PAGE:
Brightspeed seems to be making good on its commitment to customers, and according to Scott Strader, that is as it should be.
As the Supervisor of Region Operations (SRO) for Patrick and Henry counties and Martinsville, Strader said the company’s main concern is its customers.
“Our customers are important, and I want to be hands-on with everything that we do. Patrick County, Henry County, wherever I’m at, I want to make sure they know that I’m there and I can help them if they need it,” he said.
Lisa Allen, who detailed her concerns at the August 14 Patrick County Board of Supervisors meeting, said Strader scheduled a time for a work crew to visit her home to install service.
“They came out and installed” the line. “I took that day off, and we worked together, and they did the whole deal. They installed the landline and the internet, and it worked on that day,” she said.
Allen said her father, Tom Bishop’s, issue was taken care of before he even spoke at the supervisor meeting.
“I’m pretty impressed,” Allen said, and added that she feels a lot more confident with Brightspeed than previously and is pleased with the service she received.
“Except for the fact that we do have an exposed line already, and it’s because when they bury it, they don’t bury it deep enough. So, when the machine hits a rock, it goes up and so some portions of the line are only a half inch deep, and some portions of the line are lower,” she said.
Johnny Motley, of Elastic Plant Road in the Dry Pond area, said the day after he contacted Strader a work crew responded and fixed all of his issues except those he is having with his caller ID.
“They came out and my neighbor said they were out there most of the day with three or four trucks. They asked if they could park in her driveway,” Motley said. “They got the phone fixed, but my caller ID still isn’t working. It hasn’t worked since early August.”
Motley said the active response and the work to fix his issues make him a little more confident in the company.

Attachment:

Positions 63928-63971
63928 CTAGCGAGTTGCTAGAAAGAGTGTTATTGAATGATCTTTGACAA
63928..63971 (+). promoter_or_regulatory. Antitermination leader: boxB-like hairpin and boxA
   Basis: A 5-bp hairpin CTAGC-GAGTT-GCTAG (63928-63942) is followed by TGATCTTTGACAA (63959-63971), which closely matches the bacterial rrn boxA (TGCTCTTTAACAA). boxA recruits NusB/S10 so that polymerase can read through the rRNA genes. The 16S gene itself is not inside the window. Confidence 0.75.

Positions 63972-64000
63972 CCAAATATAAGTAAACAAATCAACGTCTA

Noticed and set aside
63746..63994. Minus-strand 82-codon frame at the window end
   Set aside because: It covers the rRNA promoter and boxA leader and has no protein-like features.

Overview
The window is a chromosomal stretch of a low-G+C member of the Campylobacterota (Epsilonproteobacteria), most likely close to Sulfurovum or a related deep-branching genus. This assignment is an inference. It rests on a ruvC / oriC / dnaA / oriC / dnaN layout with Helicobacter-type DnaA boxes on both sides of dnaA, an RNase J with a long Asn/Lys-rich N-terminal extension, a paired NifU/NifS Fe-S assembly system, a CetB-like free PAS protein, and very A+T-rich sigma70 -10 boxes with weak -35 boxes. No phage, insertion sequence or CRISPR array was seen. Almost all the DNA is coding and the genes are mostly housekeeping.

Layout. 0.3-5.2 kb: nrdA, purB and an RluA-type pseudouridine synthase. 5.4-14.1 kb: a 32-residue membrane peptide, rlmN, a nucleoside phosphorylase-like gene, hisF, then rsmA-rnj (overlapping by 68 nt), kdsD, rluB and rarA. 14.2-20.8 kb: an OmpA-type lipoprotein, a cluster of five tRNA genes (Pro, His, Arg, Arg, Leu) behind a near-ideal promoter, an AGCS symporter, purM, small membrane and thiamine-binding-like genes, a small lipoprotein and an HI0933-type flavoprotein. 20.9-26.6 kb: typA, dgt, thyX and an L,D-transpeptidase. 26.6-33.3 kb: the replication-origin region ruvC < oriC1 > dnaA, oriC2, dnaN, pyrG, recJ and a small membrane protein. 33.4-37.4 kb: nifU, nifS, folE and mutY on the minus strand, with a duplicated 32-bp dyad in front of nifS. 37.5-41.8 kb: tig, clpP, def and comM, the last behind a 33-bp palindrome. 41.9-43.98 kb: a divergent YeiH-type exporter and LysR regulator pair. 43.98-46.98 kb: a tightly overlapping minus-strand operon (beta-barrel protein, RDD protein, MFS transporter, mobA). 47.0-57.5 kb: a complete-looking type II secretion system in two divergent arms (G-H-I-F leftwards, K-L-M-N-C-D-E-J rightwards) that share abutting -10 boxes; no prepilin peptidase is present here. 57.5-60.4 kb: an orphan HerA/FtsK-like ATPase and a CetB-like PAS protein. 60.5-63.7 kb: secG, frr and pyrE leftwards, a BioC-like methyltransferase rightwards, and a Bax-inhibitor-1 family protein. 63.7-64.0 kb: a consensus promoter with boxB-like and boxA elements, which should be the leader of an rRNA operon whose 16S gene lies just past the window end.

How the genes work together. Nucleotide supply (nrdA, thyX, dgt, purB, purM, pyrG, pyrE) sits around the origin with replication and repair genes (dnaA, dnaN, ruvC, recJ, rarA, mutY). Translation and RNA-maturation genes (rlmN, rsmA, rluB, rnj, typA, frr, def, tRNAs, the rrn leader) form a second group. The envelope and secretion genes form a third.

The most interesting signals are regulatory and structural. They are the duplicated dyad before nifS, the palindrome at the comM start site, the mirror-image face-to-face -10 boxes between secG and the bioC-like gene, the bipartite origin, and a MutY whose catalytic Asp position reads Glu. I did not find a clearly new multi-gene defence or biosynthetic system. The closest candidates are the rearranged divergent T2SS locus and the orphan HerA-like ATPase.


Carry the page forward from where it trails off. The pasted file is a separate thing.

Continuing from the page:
At an interview following the supervisors’ meeting, Strader said he had a list of about 25 names to contact about service issues.
“We’ve knocked out over half so far,” he said.
Strader also took the names and contact information of residents who attended the supervisors’ meeting to address their issues.
He added that the company realized the extent of the issues as soon as it took over from CenturyLink and Lumen Technologies in October.
“It’s just been neglected. Brightspeed wants to put the money into infrastructure and get things done. It can’t happen overnight, but we know there’s a problem,” he said.
Strader said some of the older switches need to be replaced to allow customers to have faster bandwidth.
“That’s what we’re looking at. We can’t overnight, obviously, but we’re trying to get those switches taken care of, get them upgraded, and get some replaced,” he said. “We are working, and we are definitely being retroactive in what we’re doing to bring new switches and developments in fiber.”
To help address the issues, Strader said the company hired about six new employees who are currently in training.
The former owner “was laying off and basically didn’t have the help,” but Brightspeed has “hired and spent the money to get new employees,” he said.
Those with Brightspeed issues can email Strader at email@example.com.